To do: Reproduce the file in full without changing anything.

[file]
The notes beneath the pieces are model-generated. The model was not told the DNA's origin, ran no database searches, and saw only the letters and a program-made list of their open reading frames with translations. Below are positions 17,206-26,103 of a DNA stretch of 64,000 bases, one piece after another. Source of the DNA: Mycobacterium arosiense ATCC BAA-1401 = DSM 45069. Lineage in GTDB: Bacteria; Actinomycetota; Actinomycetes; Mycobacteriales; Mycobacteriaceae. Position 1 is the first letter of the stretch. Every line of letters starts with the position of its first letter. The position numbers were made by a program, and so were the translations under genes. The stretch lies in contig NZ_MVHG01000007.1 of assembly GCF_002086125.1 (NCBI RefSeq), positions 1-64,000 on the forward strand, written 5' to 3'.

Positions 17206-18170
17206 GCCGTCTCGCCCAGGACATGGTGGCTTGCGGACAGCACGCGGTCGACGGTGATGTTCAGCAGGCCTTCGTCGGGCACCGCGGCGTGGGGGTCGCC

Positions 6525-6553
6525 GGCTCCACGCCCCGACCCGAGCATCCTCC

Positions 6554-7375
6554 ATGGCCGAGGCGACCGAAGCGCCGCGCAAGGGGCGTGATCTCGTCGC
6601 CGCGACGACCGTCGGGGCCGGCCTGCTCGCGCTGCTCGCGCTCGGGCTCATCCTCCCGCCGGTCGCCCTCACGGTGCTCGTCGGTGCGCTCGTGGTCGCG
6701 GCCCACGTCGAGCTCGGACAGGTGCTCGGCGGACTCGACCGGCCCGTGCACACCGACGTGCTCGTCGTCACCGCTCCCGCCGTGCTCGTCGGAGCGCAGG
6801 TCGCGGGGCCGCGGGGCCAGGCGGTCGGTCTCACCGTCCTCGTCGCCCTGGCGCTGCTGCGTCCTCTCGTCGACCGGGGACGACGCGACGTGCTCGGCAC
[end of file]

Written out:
The notes beneath the pieces are model-generated. The model was not told the DNA's origin, ran no database searches, and saw only the letters and a program-made list of their open reading frames with translations. Below are positions 17,206-26,103 of a DNA stretch of 64,000 bases, one piece after another. Source of the DNA: Mycobacterium arosiense ATCC BAA-1401 = DSM 45069. Lineage in GTDB: Bacteria; Actinomycetota; Actinomycetes; Mycobacteriales; Mycobacteriaceae. Position 1 is the first letter of the stretch. Every line of letters starts with the position of its first letter. The position numbers were made by a program, and so were the translations under genes. The stretch lies in contig NZ_MVHG01000007.1 of assembly GCF_002086125.1 (NCBI RefSeq), positions 1-64,000 on the forward strand, written 5' to 3'.

Positions 17206-18170
17206 GCCGTCTCGCCCAGGACATGGTGGCTTGCGGACAGCACGCGGTCGACGGTGATGTTCAGCAGGCCTTCGTCGGGCACCGCGGCGTGGGGGTCGCC

Positions 6525-6553
6525 GGCTCCACGCCCCGACCCGAGCATCCTCC

Positions 6554-7375
6554 ATGGCCGAGGCGACCGAAGCGCCGCGCAAGGGGCGTGATCTCGTCGC
6601 CGCGACGACCGTCGGGGCCGGCCTGCTCGCGCTGCTCGCGCTCGGGCTCATCCTCCCGCCGGTCGCCCTCACGGTGCTCGTCGGTGCGCTCGTGGTCGCG
6701 GCCCACGTCGAGCTCGGACAGGTGCTCGGCGGACTCGACCGGCCCGTGCACACCGACGTGCTCGTCGTCACCGCTCCCGCCGTGCTCGTCGGAGCGCAGG
6801 TCGCGGGGCCGCGGGGCCAGGCGGTCGGTCTCACCGTCCTCGTCGCCCTGGCGCTGCTGCGTCCTCTCGTCGACCGGGGACGACGCGACGTGCTCGGCAC